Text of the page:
By Harold Bloom
This sequence offers modern feedback at the most generally learn poets, novelists, and playwrights - from the ancients to modern writers.
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Additional info for George Bernard Shaw (Bloom's Modern Critical Views)
I. M. Stewart, Eight Modern Writers, Vol. 12 of the Oxford History of English Literature (Oxford: Oxford Univ. Â€. ” â•‡ 5. A shorter version of this chapter was published in 1983 in Shaw: The Annual of Bernard Shaw Studies, Vol. 3, Shaw’s Plays in Performance, ed. Daniel Leary (University Park: The Pennsylvania State Univ. Press, 1983), as “Imagining Saint Joan”; almost at the same time, Bryan Tyson published his fine book, The Story of Saint Joan (Kingston and Montreal: McGill-Queen’s Univ. Press, 1982).
We have been waiting all through the play for historical time to unfold, and at the end of the play we wait for imaginative time to unfold; that is, we ask ourselves what our imaginations can create in time. ” But more than that, he tells us the exact time for the beginning, the middle, and the end of the scene, midnight. m. ” In other words, the time Shaw indicates as passing during the action of the Epilogue equals half an hour. ), as well as characters who are alive but who could not actually be present in Charles’ chamber.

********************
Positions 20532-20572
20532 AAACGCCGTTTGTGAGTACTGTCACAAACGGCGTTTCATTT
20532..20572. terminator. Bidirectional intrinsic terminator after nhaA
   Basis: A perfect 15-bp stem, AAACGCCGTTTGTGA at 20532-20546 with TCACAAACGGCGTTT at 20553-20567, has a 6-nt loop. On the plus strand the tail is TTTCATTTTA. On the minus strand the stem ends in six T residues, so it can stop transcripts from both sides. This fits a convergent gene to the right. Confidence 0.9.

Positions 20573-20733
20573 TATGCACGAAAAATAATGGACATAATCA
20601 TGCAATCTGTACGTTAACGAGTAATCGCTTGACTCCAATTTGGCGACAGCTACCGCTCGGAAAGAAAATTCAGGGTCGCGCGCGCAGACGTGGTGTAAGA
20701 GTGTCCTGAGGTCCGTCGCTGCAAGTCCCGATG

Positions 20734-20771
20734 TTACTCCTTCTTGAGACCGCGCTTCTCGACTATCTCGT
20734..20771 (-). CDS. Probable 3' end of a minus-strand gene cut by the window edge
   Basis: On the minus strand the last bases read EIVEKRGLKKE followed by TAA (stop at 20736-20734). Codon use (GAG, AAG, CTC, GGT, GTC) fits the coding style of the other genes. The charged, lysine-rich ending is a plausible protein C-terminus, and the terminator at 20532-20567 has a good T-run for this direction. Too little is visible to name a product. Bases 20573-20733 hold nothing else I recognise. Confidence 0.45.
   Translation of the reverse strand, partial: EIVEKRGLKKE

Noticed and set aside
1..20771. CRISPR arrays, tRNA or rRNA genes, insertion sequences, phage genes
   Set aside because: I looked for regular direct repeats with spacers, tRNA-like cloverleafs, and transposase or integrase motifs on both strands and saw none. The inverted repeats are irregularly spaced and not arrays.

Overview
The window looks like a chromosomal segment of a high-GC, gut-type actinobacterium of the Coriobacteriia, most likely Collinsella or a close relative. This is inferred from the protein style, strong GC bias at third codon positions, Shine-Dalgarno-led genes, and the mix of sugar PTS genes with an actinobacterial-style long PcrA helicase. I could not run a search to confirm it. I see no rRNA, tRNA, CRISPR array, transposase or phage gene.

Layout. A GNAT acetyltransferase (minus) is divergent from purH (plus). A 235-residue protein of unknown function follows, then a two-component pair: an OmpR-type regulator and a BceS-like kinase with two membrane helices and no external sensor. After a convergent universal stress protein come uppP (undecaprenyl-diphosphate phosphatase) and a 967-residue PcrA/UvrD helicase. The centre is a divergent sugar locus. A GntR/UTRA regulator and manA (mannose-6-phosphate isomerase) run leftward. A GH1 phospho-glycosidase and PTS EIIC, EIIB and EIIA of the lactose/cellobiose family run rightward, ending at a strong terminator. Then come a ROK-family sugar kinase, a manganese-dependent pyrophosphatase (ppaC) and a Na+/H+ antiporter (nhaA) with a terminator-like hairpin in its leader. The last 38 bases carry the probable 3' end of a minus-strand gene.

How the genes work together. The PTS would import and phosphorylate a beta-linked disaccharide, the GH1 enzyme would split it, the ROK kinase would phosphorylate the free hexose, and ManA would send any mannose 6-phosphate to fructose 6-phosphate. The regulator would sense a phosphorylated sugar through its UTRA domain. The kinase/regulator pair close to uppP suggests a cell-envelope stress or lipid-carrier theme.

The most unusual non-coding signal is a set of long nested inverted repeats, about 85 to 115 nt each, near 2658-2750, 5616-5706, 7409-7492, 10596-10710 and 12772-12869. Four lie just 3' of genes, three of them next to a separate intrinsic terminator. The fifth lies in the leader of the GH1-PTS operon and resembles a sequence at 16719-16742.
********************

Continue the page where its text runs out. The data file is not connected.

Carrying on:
With a Te Deum-like sequence of lauds to Joan, each character in the Epilogue kneels in turn to hymn her praises, only to be asked by Joan if she should then return to earth. With their sadly comic volte-faces, each one rises to reject her proposal and leave her on stage alone. This ritual-like stage action points to Joan’s isolation as a symbolic figure as well as to her personal isolation. She remains a scapegoat rejected by her comrades and community, and therefore a tragic figure. 6 Shaw liked this patterned action of successive desertions so well he used versions of it for the conclusions of The Apple Cart (1928) and Too True to be Good (1931), but he did not invent it for Saint Joan; he invented it for the conclusion of Back to Methuselah, where Lilith corresponds to Joan figuratively and where Adam, Eve, Cain, and the Serpent correspond to Charles, Dunois, and the rest.
George Bernard Shaw (Bloom's Modern Critical Views) by Harold Bloom